J Korean Assoc Oral Maxillofac Surg 2019; 45(5): 260~266
7-mm-long dental implants: retrospective clinical outcomes in medically compromised patients
Truc Thi Hoang Nguyen*, Mi Young Eo*, Yun Ju Cho, Hoon Myoung, Soung Min Kim
Department of Oral and Maxillofacial Surgery, Dental Research Institute, School of Dentistry, Seoul National University, Seoul, Korea
Soung Min Kim
Department of Oral and Maxillofacial Surgery, School of Dentistry, Seoul National University, 101 Daehak-ro, Jongno-gu, Seoul 03080, Korea
TEL: +82-2-2072-0213 FAX: +82-2-766-4948
E-mail: smin5@snu.ac.kr
ORCID: https://orcid.org/0000-0002-6916-0489
Received June 15, 2018; Revised August 28, 2018; Accepted August 30, 2018.; Published online October 31, 2019.
© The Korean Association of Oral and Maxillofacial Surgeons.. All rights reserved.

This is an Open Access article distributed under the terms of the Creative Commons Attribution Non-Commercial License (http://creativecommons.org/licenses/by-nc/4.0/) which permits unrestricted non-commercial use, distribution, and reproduction in any medium, provided the original work is properly cited.
Objectives: Dental implants shorter than 8 mm, called short dental implants (SDIs), have been considered to have a lower success rate than standard length implants. But recent studies have shown that SDIs have a comparable success rate, and implant diameter was more important for implant survival than implant length. Also, SDIs have many advantages, such as no need for sinus lifting or vertical bone grafting, which may limit use in medically compromised patients.
Materials and Methods: In this study, 33 patients with 47 implants 7-mm long were examined over the last four years. All patients had special medical history and were categorized into 3 groups: systemic disorders, such as diabetes mellitus (controlled or uncontrolled), mental disability, and uncontrolled hypertension; oral cancer ablation with reconstruction, with or without radiotherapy; diverse osteomyelitis, such as osteoradionecrosis and bisphosphonate-related osteonecrosis of the jaw. Most of these patients have insufficient residual bone quality due to mandible atrophy or sinus pneumatization.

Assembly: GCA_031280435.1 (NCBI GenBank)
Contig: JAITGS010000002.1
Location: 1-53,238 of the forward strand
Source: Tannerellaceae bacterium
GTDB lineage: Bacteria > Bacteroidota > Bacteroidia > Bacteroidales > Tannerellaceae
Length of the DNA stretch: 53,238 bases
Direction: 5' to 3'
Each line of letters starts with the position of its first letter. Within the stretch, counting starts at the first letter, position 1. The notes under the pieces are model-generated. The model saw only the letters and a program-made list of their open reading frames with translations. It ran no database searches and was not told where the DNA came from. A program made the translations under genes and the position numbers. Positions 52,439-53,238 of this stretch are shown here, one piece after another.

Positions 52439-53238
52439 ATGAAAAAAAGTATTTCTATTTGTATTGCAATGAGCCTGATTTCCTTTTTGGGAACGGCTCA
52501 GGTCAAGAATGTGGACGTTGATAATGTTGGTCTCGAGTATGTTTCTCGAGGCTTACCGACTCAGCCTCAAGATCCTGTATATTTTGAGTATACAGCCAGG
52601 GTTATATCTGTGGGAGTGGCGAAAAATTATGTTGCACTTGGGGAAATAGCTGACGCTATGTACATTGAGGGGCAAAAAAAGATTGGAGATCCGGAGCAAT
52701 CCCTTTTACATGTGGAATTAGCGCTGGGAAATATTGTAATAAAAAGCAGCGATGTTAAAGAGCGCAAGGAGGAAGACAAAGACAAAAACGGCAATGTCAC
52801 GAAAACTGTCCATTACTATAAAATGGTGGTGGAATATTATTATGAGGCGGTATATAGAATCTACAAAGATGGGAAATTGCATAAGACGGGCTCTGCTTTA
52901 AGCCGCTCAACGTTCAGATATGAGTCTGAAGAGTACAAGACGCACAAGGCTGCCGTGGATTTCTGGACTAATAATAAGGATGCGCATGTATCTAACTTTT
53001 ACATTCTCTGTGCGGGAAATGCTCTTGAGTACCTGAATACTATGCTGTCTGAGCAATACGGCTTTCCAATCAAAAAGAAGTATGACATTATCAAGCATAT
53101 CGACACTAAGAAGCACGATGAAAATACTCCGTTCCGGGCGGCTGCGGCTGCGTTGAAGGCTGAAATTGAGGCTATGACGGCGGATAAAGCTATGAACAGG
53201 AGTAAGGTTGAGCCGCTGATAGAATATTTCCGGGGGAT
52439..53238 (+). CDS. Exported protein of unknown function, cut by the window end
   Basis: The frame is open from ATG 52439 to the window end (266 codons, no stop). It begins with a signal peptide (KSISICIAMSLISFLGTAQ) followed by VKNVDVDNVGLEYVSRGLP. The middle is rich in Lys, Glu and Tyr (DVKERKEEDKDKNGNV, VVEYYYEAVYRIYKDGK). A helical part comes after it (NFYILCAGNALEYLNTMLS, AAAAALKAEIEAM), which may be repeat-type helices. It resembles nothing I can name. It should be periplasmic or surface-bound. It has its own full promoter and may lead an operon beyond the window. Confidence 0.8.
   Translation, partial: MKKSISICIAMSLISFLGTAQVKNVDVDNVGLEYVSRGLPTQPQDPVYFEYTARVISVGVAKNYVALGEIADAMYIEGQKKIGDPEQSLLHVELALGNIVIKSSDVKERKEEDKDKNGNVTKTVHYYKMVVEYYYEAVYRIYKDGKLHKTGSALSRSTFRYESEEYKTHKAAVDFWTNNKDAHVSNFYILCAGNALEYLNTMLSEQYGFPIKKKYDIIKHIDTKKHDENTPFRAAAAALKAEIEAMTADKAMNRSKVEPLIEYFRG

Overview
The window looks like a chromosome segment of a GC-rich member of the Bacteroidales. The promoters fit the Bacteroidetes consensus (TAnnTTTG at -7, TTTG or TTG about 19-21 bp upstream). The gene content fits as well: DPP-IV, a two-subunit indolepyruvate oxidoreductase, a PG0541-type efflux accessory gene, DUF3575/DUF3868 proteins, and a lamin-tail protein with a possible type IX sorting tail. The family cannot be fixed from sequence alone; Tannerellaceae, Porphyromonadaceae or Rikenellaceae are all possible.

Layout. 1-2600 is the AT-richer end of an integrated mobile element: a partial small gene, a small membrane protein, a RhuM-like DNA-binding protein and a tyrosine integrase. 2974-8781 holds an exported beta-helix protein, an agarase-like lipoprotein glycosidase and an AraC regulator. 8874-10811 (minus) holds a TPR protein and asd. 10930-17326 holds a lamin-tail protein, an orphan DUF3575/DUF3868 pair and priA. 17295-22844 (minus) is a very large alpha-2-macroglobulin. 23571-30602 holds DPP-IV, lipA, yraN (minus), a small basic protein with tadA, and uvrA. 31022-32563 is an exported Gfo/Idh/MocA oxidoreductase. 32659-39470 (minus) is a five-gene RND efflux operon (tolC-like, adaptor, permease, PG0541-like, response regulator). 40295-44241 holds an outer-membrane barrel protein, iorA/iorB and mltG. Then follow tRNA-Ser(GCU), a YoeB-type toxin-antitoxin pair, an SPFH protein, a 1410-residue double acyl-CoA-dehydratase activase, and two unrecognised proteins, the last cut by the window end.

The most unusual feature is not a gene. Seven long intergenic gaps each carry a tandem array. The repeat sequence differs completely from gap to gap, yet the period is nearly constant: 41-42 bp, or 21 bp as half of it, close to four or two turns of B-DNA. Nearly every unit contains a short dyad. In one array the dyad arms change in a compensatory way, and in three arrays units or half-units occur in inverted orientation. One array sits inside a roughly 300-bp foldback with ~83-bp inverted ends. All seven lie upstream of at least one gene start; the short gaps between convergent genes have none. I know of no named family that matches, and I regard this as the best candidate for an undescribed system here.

Results: The implant diameters were 4.0 (n=38), 4.5 (n=8), and 5.0 mm (n=1). Among the 47 implants placed, 2 implants failed before the last followup. The survival rate of 7-mm SDIs was 95.74% from stage I surgery to the last follow-up. Survival rates did not differ according to implant diameter. The mean marginal bone loss (MBL) at 3 months, 1 and 2 years was significantly higher than at implant installation, and the MBL at 1 year was also significantly higher than at 3 months. MBL at 1 and 2 years did not differ significantly.
Conclusion: Within the limitations of the present study, the results indicate that SDIs provide a reliable treatment, especially for medically compromised patients, to avoid sinus lifting or vertical bone grafting. Further, long-term follow-up is needed.
Keywords: Dental implants, Survival rates, Alveolar bone loss

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25 October 2019
Vol. 45
No. 5 pp. 231~299

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